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Frontlist | Book excerpt: ’2034: A Novel of the Next World War’

Frontlist | Book excerpt: ’2034: A Novel of the Next World War’
on Mar 10, 2021
Frontlist | Book excerpt: ’2034: A Novel of the Next World War’

From two former military officers and award-winning authors, a chillingly authentic geopolitical thriller that imagines a naval clash between the U.S. and China in the South China Sea in 2034 — and the path from there to a nightmarish global conflagration.

On March 12, 2034, US Navy Commodore Sarah Hunt is on the bridge of her flagship, the guided missile destroyer USS John Paul Jones, conducting a routine freedom of navigation patrol in the South China Sea when her ship detects an unflagged trawler in clear distress, smoke billowing from its bridge. On that same day, US Marine aviator Major Chris “Wedge” Mitchell is flying an F35E Lightning over the Strait of Hormuz, testing a new stealth technology as he flirts with Iranian airspace. By the end of that day, Wedge will be an Iranian prisoner, and Sarah Hunt’s destroyer will lie at the bottom of the sea, sunk by the Chinese Navy. Iran and China have clearly coordinated their moves, which involve the use of powerful new forms of cyber weaponry that render US ships and planes defenseless. In a single day, America’s faith in its military’s strategic pre-eminence is in tatters. A new, terrifying era is at hand.

So begins a disturbingly plausible work of speculative fiction, co-authored by an award-winning novelist and decorated Marine veteran and the former commander of NATO, a legendary admiral who has spent much of his career strategically outmaneuvering America’s most tenacious adversaries. Written with a powerful blend of geopolitical sophistication and human empathy, “2034″ takes us inside the minds of a global cast of characters — Americans, Chinese, Iranians, Russians, Indians — as a series of arrogant miscalculations on all sides leads the world into an intensifying international storm. In the end, China and the United States will have paid a staggering cost, one that forever alters the global balance of power.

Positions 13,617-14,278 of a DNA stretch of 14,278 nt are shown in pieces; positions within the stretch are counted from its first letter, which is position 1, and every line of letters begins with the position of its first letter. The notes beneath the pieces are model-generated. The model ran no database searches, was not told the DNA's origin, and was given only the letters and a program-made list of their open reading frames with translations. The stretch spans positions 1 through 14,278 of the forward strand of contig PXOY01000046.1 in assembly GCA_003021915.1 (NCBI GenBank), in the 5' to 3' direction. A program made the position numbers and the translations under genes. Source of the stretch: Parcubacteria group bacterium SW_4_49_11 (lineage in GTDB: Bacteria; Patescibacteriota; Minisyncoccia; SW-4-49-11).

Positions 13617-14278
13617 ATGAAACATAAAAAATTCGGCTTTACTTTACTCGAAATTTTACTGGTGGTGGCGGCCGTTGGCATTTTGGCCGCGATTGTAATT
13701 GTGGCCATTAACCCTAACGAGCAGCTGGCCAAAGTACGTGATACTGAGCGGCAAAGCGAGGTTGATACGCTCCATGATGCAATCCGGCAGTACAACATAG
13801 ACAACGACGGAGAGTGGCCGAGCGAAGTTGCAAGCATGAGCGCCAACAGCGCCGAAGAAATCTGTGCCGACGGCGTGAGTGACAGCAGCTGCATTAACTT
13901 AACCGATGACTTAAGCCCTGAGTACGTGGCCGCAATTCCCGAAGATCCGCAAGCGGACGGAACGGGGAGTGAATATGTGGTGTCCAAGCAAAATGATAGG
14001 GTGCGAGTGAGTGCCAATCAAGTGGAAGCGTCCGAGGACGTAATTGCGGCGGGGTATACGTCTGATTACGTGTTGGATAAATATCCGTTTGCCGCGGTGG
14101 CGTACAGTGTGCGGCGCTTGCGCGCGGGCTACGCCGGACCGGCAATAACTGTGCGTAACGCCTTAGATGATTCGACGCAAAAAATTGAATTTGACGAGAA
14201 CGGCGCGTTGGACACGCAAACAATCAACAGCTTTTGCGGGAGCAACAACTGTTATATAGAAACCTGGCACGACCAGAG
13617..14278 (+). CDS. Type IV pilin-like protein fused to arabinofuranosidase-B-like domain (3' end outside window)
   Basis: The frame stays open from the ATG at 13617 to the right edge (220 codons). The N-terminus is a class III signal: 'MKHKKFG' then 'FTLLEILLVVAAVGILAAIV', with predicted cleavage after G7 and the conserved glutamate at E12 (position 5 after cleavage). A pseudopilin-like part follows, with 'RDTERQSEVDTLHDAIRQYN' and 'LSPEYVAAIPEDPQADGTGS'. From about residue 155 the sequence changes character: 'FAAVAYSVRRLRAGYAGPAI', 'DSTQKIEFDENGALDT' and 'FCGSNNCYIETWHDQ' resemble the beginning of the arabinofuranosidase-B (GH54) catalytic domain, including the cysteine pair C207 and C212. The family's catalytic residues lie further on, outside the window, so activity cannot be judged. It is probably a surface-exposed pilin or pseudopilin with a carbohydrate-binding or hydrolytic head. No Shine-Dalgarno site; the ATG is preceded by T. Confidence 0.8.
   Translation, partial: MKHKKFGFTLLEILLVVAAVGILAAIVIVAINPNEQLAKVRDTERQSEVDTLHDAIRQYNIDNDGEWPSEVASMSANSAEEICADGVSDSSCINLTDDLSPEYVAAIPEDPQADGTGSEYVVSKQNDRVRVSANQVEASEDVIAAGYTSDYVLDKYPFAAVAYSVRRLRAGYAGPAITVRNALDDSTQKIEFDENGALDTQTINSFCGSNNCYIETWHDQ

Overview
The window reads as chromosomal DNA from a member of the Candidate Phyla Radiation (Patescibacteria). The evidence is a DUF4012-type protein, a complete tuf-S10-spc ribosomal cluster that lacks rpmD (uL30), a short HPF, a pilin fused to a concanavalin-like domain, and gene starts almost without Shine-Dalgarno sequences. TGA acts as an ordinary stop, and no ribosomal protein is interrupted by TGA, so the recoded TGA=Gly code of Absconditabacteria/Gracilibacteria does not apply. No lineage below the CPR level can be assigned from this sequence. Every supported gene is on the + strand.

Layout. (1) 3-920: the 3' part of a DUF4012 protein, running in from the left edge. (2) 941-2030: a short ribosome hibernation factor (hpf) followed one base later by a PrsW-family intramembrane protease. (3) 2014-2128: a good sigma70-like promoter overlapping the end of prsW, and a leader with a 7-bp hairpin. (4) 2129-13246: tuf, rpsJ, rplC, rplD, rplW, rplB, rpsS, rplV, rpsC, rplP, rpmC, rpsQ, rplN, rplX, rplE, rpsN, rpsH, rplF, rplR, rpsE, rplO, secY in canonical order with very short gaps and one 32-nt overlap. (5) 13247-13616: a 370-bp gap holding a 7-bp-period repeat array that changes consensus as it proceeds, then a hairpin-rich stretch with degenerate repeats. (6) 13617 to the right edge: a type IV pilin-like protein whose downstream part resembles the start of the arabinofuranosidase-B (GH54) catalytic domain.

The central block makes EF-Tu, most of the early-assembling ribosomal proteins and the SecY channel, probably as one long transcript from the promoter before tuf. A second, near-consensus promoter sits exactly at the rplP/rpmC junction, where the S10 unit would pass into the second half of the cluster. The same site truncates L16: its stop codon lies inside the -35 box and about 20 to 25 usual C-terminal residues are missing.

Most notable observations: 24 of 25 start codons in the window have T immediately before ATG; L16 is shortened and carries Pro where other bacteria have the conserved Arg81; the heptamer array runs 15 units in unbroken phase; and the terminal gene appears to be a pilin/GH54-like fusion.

Everything in “2034″ is an imaginative extrapolation from present-day facts on the ground combined with the authors’ years working at the highest and most classified levels of national security. Sometimes it takes a brilliant work of fiction to illuminate the most dire of warnings: “2034″ is all too close at hand, and this cautionary tale presents the reader a dark yet possible future that we must do all we can to avoid.

South China Sea

It surprised her still, even after twenty-four years, the way from horizon to horizon the vast expanse of the ocean could in an instant turn completely calm, taut as a linen pulled across a table. She imagined that if a single needle were dropped from a height, it would slip through all the fathoms of water to the seabed, where, undisturbed by any current, it would rest on its point. How many times over her career had she stood as she did now, on the bridge of a ship, observing this miracle of stillness? A thousand times? Two thousand? On a recent sleepless night, she had studied her logbooks and totaled up all the days she had spent traversing the deep ocean, out of sight of land. It added up to nearly nine years. Her memory darted back and forth across those long years, to her watch-standing days as an ensign on the wood-slatted decks of a minesweeper with its bronchial diesel engines, to her mid-career hiatus in special warfare spent in the brown waters of the world, to this day, with these three sleek Arleigh Burke–class destroyers under her command cutting a south-by-southwest wake at eighteen knots under a relentless and uncaring sun.